No matter the leader, they all have flaws. Whether President/General George Washington, Secretary of Defense James Mattis or Grunt Style CEO Daniel Alarik, they would all tell you they have flaws. That is in our opinion what makes leaders great, the admission of flaws and the vulnerability that comes with it opens the door towards learning and adapting from the battlefield to the boardroom. Daniel told the story of his time as a Drill Sergeant in the Army, when he had a singular idea and mission, in his heart, to accomplish. He was going to make the best infantry soldiers he could. The best shooters, the most physically fit and the most intelligent. However, his battalion commander had other ideas.
His battalion commander told them all, that there was a higher calling, a to ensure that these men, many of whom were just barely out of high school, would be heading overseas in a matter of months to join people that Daniel and his fellow Drill Sergeants knew. The new mission was to train these soldiers to be great teammates who put the mission first.Fast forward to Grunt Style being a successful business. Customer service was having an issue, Daniel recounted the story of how poorly he lead the team leader at the time. It was a flaw, it was a failure. What had he missed from his time in the military till now?It took his new hire after the team leader had quit, to point out his flaw. He didn't give that leader the authority to accomplish the mission. When his new hire pointed this out, it took Daniel back at first.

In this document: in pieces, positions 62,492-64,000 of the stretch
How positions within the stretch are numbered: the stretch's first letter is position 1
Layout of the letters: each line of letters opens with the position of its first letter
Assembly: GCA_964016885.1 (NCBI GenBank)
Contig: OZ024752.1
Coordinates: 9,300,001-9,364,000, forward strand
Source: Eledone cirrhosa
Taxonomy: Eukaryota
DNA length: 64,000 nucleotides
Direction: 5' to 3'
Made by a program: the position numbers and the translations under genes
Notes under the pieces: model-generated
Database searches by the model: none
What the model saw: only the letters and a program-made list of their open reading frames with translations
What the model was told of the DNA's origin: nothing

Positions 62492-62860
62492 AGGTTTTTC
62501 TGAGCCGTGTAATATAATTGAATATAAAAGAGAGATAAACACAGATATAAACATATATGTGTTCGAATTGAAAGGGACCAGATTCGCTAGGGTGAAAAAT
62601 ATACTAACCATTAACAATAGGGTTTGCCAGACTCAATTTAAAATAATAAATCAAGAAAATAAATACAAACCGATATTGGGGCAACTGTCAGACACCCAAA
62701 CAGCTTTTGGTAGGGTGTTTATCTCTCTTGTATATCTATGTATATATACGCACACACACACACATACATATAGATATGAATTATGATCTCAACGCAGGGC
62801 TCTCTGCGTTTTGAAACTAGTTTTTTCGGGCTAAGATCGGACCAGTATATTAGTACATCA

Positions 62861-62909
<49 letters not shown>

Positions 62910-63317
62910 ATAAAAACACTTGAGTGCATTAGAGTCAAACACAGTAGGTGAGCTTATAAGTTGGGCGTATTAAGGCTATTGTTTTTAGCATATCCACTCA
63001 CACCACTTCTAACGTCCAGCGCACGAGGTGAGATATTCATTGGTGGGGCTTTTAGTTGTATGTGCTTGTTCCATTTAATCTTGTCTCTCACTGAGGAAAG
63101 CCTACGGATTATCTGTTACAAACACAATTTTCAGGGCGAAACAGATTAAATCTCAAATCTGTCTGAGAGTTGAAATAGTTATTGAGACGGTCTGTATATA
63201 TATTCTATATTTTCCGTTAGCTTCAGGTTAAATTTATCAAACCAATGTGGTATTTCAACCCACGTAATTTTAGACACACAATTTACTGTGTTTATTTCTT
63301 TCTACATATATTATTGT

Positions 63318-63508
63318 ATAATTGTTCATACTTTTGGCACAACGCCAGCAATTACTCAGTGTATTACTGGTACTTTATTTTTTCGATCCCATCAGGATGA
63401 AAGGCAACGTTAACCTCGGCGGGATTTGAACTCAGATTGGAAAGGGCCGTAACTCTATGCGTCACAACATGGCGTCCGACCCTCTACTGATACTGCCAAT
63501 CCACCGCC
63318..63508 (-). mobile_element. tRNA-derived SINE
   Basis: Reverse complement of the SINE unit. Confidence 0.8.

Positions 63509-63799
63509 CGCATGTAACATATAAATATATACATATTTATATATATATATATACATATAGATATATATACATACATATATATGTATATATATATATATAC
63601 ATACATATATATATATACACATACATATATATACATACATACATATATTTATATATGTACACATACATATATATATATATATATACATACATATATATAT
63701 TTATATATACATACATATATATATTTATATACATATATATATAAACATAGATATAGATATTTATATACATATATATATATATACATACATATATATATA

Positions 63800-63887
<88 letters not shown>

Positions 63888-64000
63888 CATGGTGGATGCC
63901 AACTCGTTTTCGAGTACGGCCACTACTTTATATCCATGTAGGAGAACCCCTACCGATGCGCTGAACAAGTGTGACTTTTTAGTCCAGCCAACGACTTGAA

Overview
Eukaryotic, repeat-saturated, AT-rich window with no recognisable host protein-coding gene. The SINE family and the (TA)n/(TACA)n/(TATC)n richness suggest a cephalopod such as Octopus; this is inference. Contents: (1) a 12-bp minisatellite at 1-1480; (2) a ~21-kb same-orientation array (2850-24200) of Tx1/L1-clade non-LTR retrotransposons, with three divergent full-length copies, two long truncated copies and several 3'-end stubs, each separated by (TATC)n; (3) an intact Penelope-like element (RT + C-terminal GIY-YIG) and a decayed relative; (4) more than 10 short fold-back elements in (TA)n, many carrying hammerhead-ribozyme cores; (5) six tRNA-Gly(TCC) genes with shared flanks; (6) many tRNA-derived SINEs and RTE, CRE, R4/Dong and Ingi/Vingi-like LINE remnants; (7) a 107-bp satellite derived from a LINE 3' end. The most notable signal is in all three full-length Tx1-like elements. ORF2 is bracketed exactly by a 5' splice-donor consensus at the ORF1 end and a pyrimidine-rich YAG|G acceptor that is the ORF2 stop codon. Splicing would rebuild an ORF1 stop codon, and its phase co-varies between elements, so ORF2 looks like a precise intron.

Then he thought back to his time in the Army, when his battalion commander had given him a task. The commander never undercut their authority but equipped them with all the tools, training and authority they needed to succeed.As leaders, as men and women, we will all fail at times, but admitting that we did is the first step to learning how to not do so again.Empower the people under you to make judgment calls on your behalf, after all, you hired them, didn't you?Read more stories of American Grit here: